High Dynamic Range
1. A technique for producing images that have good detail in both bright areas and dark areas of a scene with high contrast.
For example, with traditional photography, a daytime photo of a bridge against a sky might be exposed so that clouds can be seen clearly, but the shadows of the bridge would be black. Exposing the photo so that details in the shadows could be seen clearly would turn the sky white. HDR would create a photo where both the sky and the shadows under the bridge could be seen with good detail.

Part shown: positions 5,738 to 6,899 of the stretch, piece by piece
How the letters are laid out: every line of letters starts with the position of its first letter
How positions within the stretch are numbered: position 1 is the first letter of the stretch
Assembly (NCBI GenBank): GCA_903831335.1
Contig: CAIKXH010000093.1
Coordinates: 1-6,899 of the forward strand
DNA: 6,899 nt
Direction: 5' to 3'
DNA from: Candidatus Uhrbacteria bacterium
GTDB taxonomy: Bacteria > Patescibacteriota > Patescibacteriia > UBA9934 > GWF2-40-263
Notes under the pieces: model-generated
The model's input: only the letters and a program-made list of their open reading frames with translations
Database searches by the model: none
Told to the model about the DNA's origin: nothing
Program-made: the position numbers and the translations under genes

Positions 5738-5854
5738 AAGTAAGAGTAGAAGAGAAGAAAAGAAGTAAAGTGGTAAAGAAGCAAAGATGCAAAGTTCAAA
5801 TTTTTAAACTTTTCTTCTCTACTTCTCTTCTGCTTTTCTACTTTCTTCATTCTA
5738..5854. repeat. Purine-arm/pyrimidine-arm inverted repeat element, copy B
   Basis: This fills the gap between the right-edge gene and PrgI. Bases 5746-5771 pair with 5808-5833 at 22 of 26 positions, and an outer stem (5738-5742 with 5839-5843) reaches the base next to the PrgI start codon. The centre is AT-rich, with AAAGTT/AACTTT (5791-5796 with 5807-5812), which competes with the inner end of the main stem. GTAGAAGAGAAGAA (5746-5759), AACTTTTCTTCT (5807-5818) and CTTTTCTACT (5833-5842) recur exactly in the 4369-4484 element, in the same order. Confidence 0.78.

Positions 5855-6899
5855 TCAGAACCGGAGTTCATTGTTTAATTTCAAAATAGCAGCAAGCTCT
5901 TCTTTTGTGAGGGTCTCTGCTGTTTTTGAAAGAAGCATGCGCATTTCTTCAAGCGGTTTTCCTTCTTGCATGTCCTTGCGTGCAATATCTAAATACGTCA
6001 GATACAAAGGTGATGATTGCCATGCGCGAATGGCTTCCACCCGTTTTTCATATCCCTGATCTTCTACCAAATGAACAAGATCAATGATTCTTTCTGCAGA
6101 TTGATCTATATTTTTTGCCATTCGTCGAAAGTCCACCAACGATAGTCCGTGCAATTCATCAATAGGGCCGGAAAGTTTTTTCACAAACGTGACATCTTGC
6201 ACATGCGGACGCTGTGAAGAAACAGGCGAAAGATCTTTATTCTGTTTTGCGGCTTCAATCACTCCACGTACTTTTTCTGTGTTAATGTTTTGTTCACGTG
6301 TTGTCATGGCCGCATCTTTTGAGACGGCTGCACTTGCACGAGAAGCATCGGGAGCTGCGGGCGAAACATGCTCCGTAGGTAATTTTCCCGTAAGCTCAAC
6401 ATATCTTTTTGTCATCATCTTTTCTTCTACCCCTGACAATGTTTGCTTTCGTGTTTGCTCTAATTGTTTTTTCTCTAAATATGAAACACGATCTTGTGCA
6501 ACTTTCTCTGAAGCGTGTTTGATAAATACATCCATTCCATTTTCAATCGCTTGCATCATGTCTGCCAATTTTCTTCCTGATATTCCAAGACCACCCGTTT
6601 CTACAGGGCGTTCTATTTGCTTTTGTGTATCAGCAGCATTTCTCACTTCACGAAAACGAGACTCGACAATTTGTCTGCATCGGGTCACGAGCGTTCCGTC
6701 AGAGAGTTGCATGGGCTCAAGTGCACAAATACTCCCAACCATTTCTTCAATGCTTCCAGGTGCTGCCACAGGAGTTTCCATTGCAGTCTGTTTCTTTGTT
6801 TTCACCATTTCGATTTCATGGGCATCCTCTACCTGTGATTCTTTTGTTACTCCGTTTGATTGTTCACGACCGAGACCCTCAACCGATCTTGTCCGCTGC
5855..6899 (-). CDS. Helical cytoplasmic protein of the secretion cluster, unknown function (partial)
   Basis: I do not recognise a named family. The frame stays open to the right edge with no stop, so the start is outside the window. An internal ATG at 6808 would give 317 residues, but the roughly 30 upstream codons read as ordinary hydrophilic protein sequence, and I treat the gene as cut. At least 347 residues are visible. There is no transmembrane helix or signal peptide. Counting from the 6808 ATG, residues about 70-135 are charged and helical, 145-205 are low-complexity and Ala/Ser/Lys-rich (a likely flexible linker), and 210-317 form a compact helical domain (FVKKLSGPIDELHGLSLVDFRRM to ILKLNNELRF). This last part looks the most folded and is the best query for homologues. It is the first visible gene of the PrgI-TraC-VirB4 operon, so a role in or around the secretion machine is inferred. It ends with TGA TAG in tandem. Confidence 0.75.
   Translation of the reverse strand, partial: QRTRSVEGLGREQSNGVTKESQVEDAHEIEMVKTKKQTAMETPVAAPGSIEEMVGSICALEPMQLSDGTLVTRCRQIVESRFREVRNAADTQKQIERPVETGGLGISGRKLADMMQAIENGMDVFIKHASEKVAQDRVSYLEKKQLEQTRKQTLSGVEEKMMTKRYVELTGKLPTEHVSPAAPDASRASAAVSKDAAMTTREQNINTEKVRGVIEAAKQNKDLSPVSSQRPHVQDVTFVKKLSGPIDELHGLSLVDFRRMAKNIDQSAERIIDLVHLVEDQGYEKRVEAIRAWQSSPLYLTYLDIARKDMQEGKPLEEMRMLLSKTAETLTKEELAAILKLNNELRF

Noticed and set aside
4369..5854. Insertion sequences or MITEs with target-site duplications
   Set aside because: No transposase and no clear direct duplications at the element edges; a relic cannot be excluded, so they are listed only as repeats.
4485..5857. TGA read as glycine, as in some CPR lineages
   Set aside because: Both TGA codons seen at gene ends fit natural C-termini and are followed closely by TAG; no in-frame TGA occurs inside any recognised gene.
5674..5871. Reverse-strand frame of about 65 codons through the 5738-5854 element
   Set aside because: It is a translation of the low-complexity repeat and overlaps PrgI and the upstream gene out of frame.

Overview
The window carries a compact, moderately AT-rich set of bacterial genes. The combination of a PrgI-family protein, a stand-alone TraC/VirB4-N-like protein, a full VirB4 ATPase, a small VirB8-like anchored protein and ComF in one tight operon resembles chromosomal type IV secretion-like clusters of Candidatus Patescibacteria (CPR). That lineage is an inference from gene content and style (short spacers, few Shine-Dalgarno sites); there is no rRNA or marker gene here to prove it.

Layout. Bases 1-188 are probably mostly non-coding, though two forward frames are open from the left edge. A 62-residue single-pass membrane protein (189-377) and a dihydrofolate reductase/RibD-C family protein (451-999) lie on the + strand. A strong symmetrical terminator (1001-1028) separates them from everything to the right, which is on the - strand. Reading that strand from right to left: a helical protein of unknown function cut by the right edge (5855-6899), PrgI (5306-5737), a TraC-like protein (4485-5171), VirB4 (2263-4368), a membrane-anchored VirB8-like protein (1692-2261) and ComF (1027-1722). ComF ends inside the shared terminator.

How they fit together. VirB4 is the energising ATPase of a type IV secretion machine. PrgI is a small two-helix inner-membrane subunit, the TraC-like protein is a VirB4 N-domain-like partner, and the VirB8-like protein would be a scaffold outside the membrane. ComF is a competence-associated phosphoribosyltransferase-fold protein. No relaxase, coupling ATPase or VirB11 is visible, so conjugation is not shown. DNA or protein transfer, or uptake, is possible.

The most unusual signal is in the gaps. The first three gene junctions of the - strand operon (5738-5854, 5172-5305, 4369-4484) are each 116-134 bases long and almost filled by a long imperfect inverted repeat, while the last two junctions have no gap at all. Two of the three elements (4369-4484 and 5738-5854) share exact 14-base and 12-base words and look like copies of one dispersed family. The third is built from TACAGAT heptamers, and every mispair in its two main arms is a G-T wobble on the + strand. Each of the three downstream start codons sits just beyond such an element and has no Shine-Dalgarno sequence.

HDR typically works by taking 2-3 photos rapidly at different exposures (one over-exposed and one under-exposed) and then digitally combining them to merge the best of both into one image.
Some phones can also apply this technique to video.
This is also known as computational HDR, to differentiate it from the other type of HDR (explained below).
See: Computational HDR
2. A video (or photo) format that defines at least a billion distinct colors, for greater contrast and detail, usually noticeable in the darkest and lightest parts of a scene. HDR generally means at least 10 bits per each of the primary colors (red, green, and blue) instead of the usual 8 bits for non-HDR content.